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Disney’s 1999 begins with video recall, Eisner bonus cut

NASHVILLE, Tenn. (BP)–For The Disney Company, 1999 began with a costly recall of 3.4 million copies of a children’s video — the first in company history — and news of CEO Michael Eisner’s bonus being cut nearly in half.
Additionally, in a three-page letter to shareholders, Eisner said of Disney’s disappointing year at the box office: “… in too many instances, profits did not materialize from the revenues achieved by our films. Stated more bluntly, either the films and marketing cost too much, or the audience rejected our ideas. Whatever the reason, we’re glad fiscal ’98 is over in this area.”
Disney plans to release more family oriented films in 1999, according to reports in Reuters news service Jan. 6 and USA Today Jan. 7. Reuters quoted Eisner as envisioning “a renewed emphasis on Disney family films.”
In another initiative, Eisner told shareholders that Disney’s cornerstone characters — mouses Mickey and Minnie, ducks Donald and Daisy and dogs Pluto and Goofy — will be “put back to work doing what they do best — entertaining their fans on the big and little screen.” The new “MouseWorks” features will first appear in theaters and on video and then become a TV series, Eisner wrote.
Disney’s first-ever video recall — of the animated “The Rescuers” — stemmed from two frames, among 110,000 in the film, which according to the Associated Press showed a photo of an unclothed woman. The images cannot be seen at the video’s normal speed of 30 frames per second, according to a Reuters report.
The company previously has rejected claims of objectionable images in various films, including “The Little Mermaid,” “The Lion King,” “Aladdin” and “Who Framed Roger Rabbit.”
Eisner’s bonus for 1998 of $5 million was cut from 1997’s $9.9 million, a subject Eisner did not address in his letter to shareholders. The cut was reported in Disney documents filed Jan. 6 with the Securities and Exchange Commission.
Disney’s net income rose only 4 percent in fiscal 1998 and its stock fell 5.6 percent, according to Bloomberg Business News. Eisner receives a base salary of $764,423.
Eisner, in his letter to shareholders, said a key factor for the revenue decline stemmed from investments such as Disney’s new Animal World in Orlando, Fla.; the new Disney Cruise Line; a national radio network; a new ESPN classic sports channel and magazine; and the refurbishment of Anaheim Stadium, home of the Disney-owned California Angels baseball team.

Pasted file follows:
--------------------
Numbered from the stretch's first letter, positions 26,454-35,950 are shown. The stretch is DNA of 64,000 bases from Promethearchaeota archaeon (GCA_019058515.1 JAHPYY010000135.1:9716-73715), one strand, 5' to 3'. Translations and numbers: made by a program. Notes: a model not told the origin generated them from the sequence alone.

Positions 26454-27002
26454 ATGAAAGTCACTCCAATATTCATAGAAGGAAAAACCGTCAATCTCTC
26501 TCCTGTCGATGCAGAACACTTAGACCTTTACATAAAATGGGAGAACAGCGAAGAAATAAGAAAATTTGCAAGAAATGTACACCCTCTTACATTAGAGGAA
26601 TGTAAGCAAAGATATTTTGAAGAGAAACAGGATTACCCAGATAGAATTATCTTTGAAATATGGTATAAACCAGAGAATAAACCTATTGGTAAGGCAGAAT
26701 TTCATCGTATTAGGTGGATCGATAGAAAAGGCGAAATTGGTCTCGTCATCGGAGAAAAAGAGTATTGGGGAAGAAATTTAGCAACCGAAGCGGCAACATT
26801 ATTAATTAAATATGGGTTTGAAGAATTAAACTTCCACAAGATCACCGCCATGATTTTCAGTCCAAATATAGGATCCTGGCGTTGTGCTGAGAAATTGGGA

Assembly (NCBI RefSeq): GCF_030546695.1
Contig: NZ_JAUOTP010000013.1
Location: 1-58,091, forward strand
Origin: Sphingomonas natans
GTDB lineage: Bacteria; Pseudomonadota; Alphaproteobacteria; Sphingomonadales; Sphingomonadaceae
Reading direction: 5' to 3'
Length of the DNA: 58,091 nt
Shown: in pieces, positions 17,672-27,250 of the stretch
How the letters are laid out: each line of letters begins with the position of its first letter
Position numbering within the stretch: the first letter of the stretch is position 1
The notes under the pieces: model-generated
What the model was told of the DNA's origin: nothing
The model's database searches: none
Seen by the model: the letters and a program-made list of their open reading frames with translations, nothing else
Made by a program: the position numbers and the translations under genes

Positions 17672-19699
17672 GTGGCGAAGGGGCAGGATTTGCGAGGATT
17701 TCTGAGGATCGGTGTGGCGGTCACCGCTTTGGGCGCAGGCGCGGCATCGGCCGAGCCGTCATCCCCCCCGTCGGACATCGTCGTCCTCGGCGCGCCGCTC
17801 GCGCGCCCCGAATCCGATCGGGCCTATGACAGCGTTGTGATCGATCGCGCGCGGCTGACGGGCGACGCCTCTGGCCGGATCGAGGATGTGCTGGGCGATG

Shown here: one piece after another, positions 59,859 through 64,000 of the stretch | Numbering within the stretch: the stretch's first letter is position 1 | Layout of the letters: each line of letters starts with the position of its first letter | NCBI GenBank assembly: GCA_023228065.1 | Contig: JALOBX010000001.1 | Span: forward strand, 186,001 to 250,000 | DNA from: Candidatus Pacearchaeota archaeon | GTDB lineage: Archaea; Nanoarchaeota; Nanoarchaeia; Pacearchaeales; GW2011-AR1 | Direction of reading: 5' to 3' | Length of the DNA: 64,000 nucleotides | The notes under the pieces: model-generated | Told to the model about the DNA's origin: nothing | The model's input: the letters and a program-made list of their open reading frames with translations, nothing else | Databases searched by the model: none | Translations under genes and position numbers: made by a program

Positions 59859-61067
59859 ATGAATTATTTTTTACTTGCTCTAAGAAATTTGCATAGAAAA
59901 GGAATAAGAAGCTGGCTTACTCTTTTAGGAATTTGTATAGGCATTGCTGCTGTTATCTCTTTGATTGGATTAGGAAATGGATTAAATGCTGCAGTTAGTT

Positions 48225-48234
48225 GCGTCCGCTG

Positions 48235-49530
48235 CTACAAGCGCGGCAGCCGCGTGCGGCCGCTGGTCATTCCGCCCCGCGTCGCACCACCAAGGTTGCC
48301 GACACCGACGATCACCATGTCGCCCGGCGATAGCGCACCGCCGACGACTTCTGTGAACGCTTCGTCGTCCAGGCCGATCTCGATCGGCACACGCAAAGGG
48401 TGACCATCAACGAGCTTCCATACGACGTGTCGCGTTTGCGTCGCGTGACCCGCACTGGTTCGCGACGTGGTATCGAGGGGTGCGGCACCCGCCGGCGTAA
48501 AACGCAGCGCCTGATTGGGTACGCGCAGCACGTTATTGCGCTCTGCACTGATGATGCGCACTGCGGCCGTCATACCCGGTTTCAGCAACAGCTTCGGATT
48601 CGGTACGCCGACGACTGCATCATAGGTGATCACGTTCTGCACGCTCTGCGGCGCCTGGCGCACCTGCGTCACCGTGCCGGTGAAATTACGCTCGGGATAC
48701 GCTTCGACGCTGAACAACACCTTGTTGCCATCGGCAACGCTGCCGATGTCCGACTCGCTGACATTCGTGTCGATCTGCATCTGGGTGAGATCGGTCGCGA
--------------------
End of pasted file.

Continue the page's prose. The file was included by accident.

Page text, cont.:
The ongoing boycott of Disney is another factor, said Donald Wildmon, founder of the American Family Association, which initiated the boycott against the entertainment conglomerate in 1995, citing a decline in moral and family values from the days of founder Walt Disney.
The boycott has since been joined by the Southern Baptist Convention (in 1997), Focus on the Family, the Assemblies of God, Concerned Women for America and other religious groups.
The Catholic League for Religious and Civil Rights also launched a boycott in 1995 after the release of the Disney/Miramax film, “Priest.”
“The boycott is on target. It’s on schedule,” Wildmon said, recounting his prediction that it will require three to five years to affect changes at Disney.
As to the video recall, Wildmon commented, “It shows that what we’ve been saying all along is true, that they have been doing this for a long time.”
Last fall for the first time, Disney’s involvement in the nation’s largest soft-core pornography cable channel, Viewer’s Choice, was revealed in a new book, “Disney: The Mouse Betrayed.” Husband-and-wife authors Peter and Rochelle Schweizer reported Viewer’s Choice officials would not disclose Disney’s ownership status, but the officials said no other company holds a larger stake in the channel.
Among earlier concerns raised by proponents of the Disney boycott are the Disney-owned ABC initiative to make “Ellen” the first sitcom with a lesbian lead character on network TV; other ABC series, such as “Nothing Sacred,” depicting traditional Christians in an unfavorable light; films of objectionable violent and/or sexual content, such as the Miramax subsidiary’s “Pulp Fiction” and “Kids;” cooperation with homosexuals holding “Gay Days” at Disney theme parks; extending health benefits to partners of homosexual employees; and the Hyperion subsidiary publishing of books promoting homosexuality, such as “Growing Up Gay.”
The SBC boycott resolution in 1997 noted, “… this is not an attempt to bring The Disney Company down, but to bring Southern Baptists up to the moral standard of God,” because: “Everything Christians possess of time, money, and resources is given to them by God as a stewardship for which they will give an account before a holy God … .” The resolution urges “all Southern Baptists to graciously communicate the reasons for their individual actions to The Disney Company and other companies,” noting Disney “is not the only such provider” of morally objectionable movies and televisions programs.